In real life, Bengaluru-based and San Francisco-headquartered software-as-a-service (SaaS) startup Postman seems to have followed the same credo.
Last week, the company announced announced Crunchbase News Postman Raises $150M, Reaching $2B Valuation Read more it has raised US$150 million in a new funding round at a valuation of US$2 billion—twice the number needed to earn the “startup unicorn” moniker.
Even in a milieu where unicorn valuations are de rigueur, Postman’s funding announcement was met with surprise and awe.
While Postman was a well-regarded startup in developer circles, it was hitherto almost unknown in the broader ecosystem. With around 250 employees and annual recurring revenue (ARR) in the US$30-40 million range, Postman was a mid-level startup. Far smaller than other Indian SaaS startups Indian SaaS startups The Ken After an Annus Mirabilis, what does 2020 hold for Indian SaaS? Read more like Freshworks* and Zoho in terms of both team size and revenue.
That didn’t stop Postman from becoming the fourth Indian SaaS unicorn (following Freshworks, Druva, and Icertis). And it reached this milestone just six years after incorporation. In comparison, Freshworks Freshworks The Ken The Freshworks journey from zero to $100 million Read more took eight years, Druva 11, and Icertis 10. The latest round also makes Postman the second-highest-valued VC-funded SaaS startup in India. And, perhaps surprisingly, Bengaluru’s first SaaS unicorn.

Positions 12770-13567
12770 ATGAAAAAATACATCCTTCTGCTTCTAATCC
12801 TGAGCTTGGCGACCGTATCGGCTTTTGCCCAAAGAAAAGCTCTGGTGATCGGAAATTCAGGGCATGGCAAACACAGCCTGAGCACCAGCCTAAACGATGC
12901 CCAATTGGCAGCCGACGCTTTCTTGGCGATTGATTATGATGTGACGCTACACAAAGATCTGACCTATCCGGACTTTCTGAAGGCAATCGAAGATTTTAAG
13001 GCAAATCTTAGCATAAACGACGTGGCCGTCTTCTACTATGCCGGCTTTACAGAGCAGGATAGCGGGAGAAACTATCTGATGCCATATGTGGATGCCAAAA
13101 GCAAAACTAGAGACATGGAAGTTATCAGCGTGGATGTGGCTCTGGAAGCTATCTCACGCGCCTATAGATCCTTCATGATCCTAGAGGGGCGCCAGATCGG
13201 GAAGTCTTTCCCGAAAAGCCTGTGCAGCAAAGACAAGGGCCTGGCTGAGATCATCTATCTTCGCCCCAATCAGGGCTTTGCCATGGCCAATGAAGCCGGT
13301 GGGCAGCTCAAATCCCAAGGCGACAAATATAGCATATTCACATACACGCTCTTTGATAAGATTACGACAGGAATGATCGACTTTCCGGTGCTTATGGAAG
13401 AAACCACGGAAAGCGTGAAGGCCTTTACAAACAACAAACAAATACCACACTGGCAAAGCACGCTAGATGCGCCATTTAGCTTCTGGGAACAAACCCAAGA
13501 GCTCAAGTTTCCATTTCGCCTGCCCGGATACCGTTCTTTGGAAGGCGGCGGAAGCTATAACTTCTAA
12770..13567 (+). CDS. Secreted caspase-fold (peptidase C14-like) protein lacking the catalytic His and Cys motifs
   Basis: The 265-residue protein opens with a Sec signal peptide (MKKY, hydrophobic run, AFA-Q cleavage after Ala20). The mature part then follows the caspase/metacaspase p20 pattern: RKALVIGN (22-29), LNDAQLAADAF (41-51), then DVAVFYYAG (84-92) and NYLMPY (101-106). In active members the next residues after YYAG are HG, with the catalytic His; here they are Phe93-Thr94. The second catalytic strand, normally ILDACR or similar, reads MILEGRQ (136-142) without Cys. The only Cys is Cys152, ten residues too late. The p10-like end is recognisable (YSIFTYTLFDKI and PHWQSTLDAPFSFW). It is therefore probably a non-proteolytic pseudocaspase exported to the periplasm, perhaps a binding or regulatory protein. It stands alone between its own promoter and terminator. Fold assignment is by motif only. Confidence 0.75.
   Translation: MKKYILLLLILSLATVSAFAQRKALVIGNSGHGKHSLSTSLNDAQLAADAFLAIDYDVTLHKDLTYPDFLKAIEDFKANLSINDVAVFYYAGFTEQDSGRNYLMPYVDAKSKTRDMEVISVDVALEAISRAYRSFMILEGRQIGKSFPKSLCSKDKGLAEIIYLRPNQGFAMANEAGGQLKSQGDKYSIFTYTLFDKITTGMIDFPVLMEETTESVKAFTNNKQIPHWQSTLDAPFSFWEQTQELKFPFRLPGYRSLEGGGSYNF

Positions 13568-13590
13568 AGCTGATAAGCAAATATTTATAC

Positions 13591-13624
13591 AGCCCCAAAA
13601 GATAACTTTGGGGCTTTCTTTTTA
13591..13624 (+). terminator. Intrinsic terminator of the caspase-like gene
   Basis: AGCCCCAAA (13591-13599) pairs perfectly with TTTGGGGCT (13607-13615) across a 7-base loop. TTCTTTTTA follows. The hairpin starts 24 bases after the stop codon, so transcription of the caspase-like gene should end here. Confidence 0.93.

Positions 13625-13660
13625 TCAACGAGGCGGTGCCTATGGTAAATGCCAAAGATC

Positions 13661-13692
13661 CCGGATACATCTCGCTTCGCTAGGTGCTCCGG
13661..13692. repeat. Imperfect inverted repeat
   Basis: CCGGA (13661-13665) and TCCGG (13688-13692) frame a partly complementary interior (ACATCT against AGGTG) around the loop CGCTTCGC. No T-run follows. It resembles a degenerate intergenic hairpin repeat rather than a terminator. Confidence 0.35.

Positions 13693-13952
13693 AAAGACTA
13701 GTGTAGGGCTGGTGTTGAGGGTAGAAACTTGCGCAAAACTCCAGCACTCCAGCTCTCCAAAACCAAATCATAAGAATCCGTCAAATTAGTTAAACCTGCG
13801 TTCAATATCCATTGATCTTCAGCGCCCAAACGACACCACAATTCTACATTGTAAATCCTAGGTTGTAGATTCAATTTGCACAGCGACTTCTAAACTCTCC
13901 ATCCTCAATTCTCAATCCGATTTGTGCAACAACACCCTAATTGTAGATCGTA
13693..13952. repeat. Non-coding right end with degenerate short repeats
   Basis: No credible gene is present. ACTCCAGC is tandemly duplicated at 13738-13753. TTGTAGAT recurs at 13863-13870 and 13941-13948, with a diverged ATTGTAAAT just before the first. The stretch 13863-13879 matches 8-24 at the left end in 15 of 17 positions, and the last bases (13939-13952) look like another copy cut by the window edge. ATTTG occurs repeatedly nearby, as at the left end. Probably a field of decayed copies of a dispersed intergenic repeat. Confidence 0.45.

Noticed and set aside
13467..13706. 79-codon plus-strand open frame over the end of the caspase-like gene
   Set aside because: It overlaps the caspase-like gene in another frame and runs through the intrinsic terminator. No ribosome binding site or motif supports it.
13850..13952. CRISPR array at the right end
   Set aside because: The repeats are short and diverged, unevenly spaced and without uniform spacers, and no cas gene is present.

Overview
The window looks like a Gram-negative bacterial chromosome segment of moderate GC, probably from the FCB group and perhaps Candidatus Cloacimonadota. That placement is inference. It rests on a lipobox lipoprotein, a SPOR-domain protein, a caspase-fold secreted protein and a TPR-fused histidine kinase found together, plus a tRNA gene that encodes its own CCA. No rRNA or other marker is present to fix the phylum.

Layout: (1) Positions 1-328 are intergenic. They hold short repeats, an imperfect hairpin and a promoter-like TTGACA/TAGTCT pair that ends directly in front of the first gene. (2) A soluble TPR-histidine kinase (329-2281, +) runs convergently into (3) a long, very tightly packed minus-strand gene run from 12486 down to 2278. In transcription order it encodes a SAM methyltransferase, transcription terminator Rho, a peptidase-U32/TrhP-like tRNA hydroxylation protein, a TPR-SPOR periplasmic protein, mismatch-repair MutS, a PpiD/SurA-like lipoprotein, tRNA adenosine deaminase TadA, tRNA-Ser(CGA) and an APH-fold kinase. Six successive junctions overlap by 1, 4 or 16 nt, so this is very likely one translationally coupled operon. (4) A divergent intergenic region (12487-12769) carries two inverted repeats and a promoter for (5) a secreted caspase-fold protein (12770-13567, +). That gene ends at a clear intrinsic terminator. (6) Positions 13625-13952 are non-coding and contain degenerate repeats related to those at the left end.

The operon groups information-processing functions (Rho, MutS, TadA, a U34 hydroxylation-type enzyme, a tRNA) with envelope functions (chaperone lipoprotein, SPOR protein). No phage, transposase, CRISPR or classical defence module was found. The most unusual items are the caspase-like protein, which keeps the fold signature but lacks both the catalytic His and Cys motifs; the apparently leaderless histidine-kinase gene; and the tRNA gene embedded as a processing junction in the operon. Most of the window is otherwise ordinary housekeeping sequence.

What was perhaps most surprising, though, was that the latest funding round came just a year after the company raised US$50 million, at a valuation of US$350 million. Which means it has recorded almost a 6X growth in valuation in just 12 months. That too during a pandemic, when most other startups are struggling struggling The Ken Covid-19’s impact on startups: Black Swan or something else? Read more to stay afloat.
How did Postman reach unicorn status seemingly overnight? Why was it valued at US$2 billion when its revenue and scale are much smaller than other SaaS unicorns? Does this signal the beginning of a new funding chapter in India, especially concerning SaaS investments?
The answers to these questions need to be explored in two halves.